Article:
Ronnie Dunn has the voice and the name to where if he wanted to transition into a legacy act or do like Tim McGraw and make the best of the opening up of the format to better songs, he could really do some damage. But he has to really commit to it. His days of #1 hits and CMA Awards are unfortunately in the past.
What’s going “outta style” is Bro-Country and songs that chase trends, while traditional country has once again proved to be the timeless influence in country music that always comes back to the forefront. This should bode well for an artist like Aaron Watson if he sticks to what he does best.
Full of true-to-life stories run through a gritty filter, ‘Downhearted Fools’ is Chris Stalcup singing about what he finds right smack dab under his nose—the adversities and self-doubts that smack him in the face like every rising sun so rudely blasting through tattered shades, reminding one of the heartbreaks and sordid affairs of the night before.
“Better Man” is interesting for many reasons. Unfortunately, most of those reasons have little to do with the music itself. But this track is far from the worst transgressions on country radio, and it is refreshing to hear song that’s not all rosy targeted to the mainstream set. It will perform well as a cozy winter single tiding over Taylor Swift fans.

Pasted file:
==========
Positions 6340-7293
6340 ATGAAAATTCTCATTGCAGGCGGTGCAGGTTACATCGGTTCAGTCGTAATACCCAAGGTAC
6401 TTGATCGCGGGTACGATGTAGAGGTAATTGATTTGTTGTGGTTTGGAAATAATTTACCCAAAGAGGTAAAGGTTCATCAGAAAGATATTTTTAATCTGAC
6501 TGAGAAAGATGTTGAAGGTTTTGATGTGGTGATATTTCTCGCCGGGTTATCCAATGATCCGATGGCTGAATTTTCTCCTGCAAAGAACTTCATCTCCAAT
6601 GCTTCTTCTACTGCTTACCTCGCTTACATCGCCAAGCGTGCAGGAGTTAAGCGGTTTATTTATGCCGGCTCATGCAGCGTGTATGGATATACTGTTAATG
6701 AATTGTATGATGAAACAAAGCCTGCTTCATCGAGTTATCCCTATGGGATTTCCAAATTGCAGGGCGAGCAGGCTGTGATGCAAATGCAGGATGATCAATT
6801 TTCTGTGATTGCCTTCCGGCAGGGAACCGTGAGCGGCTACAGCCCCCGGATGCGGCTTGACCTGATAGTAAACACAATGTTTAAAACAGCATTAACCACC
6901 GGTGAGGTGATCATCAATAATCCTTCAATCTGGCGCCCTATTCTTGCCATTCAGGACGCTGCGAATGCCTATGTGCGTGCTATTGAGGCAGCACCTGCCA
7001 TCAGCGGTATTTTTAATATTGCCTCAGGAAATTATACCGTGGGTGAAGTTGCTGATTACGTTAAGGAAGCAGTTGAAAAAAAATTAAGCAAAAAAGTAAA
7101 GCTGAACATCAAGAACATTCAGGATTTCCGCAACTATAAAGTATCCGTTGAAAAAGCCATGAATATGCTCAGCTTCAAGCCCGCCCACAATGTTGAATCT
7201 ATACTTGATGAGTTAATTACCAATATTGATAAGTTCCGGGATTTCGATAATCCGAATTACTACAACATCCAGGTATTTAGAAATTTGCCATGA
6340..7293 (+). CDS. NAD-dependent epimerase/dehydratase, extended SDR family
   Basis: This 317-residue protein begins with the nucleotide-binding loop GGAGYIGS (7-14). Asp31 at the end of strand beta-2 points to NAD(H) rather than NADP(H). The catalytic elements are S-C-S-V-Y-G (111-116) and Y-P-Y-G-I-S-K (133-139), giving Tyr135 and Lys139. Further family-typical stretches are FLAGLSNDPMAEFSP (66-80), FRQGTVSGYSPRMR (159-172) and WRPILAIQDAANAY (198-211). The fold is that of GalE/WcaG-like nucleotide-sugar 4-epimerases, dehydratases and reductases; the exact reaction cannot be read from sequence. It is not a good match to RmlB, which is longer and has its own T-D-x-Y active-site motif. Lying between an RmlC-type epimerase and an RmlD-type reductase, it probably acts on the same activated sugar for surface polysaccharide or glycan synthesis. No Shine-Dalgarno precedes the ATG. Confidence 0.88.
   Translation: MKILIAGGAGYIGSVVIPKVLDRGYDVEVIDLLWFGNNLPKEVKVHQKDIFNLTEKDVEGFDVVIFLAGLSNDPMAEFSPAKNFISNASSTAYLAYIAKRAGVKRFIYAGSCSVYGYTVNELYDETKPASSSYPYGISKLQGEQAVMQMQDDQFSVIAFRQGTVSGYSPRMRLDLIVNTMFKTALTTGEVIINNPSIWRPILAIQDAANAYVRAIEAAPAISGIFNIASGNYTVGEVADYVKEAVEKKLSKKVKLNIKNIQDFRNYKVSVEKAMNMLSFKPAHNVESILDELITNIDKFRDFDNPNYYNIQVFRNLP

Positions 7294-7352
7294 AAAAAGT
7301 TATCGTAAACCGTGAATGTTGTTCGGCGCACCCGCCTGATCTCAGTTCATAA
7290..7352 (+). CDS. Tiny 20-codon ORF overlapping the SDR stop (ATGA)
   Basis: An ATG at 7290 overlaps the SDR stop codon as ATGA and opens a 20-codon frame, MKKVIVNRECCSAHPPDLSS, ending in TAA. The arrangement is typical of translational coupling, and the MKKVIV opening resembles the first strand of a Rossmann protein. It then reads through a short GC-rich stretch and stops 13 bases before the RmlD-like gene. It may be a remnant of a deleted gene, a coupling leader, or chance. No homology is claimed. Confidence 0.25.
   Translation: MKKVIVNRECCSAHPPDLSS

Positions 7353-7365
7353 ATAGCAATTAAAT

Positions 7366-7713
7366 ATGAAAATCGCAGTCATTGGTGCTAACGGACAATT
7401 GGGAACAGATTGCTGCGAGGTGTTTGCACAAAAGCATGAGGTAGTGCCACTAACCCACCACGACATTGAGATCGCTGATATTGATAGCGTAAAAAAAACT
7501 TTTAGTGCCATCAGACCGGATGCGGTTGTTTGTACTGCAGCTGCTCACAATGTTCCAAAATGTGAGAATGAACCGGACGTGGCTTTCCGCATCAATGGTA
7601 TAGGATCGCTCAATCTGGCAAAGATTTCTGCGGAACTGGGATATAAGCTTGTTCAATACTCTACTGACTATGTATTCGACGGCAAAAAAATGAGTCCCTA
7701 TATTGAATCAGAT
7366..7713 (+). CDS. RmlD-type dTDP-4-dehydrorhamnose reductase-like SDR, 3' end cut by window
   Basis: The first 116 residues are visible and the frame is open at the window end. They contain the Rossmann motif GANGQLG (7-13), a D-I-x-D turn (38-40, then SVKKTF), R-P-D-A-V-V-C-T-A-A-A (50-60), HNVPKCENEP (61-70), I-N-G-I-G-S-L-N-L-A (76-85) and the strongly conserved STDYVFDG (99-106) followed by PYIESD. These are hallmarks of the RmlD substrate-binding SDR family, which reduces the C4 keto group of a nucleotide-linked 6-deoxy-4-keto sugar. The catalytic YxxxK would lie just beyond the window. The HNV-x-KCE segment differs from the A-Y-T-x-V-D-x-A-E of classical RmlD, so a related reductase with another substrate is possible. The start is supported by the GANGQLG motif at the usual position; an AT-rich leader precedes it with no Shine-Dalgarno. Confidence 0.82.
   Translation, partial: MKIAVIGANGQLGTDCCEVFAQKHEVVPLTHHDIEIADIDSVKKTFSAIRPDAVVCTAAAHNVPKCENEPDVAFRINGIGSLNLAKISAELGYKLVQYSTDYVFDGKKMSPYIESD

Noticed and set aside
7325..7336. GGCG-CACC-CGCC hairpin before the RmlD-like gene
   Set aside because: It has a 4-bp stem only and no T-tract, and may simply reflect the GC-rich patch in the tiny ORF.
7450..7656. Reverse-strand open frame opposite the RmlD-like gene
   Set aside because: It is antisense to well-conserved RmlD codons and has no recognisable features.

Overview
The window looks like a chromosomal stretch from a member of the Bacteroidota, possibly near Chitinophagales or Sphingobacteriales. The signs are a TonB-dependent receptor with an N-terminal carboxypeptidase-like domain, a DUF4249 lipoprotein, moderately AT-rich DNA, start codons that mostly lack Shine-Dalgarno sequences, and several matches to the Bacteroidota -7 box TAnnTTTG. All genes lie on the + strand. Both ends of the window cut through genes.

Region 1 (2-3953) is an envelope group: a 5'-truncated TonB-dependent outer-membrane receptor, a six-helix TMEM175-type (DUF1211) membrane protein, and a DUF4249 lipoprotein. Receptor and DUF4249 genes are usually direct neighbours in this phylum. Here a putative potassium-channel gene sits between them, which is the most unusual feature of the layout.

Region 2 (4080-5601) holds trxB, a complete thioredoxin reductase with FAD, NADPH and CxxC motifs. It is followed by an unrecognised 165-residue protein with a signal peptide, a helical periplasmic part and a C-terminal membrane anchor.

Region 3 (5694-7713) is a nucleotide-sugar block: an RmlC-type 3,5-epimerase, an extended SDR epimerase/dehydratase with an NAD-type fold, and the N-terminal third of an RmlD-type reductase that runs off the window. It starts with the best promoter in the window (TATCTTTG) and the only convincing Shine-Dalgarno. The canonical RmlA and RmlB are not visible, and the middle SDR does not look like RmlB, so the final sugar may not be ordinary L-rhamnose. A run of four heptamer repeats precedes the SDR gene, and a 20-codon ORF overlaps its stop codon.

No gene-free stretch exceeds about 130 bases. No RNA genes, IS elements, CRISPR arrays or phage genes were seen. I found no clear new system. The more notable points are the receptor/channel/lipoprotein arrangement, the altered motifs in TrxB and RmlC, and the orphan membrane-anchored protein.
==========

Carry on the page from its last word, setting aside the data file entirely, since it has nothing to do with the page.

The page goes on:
One of the most difficult undertakings for a music reviewer is to share your opinion on a record that you ultimately favor more than fault, but happen to have more critical observations for than positive ones, especially when public sentiment is tilting so favorably towards it already. It just becomes a recipe for misunderstanding.
‘Heart of a Flatland Boy’ is refreshingly raw and energetic, with tightly-wound songs all written or co-written by Dylan, and a straightforward but effective production approach, blurring the lines between country and heartland rock in both the sound and themes, and painting a mental picture of places and people that are filled with a meaningfulness…
There may be no better example of how the mainstream country music industry has completely bought into the shifting of the paradigm to more traditional and more substantive music than the signing of the band Midland to Big Machine Records. It’s this pretty strange development that speaks to just how deeply rooted this movement has entrenched itself into the industry now.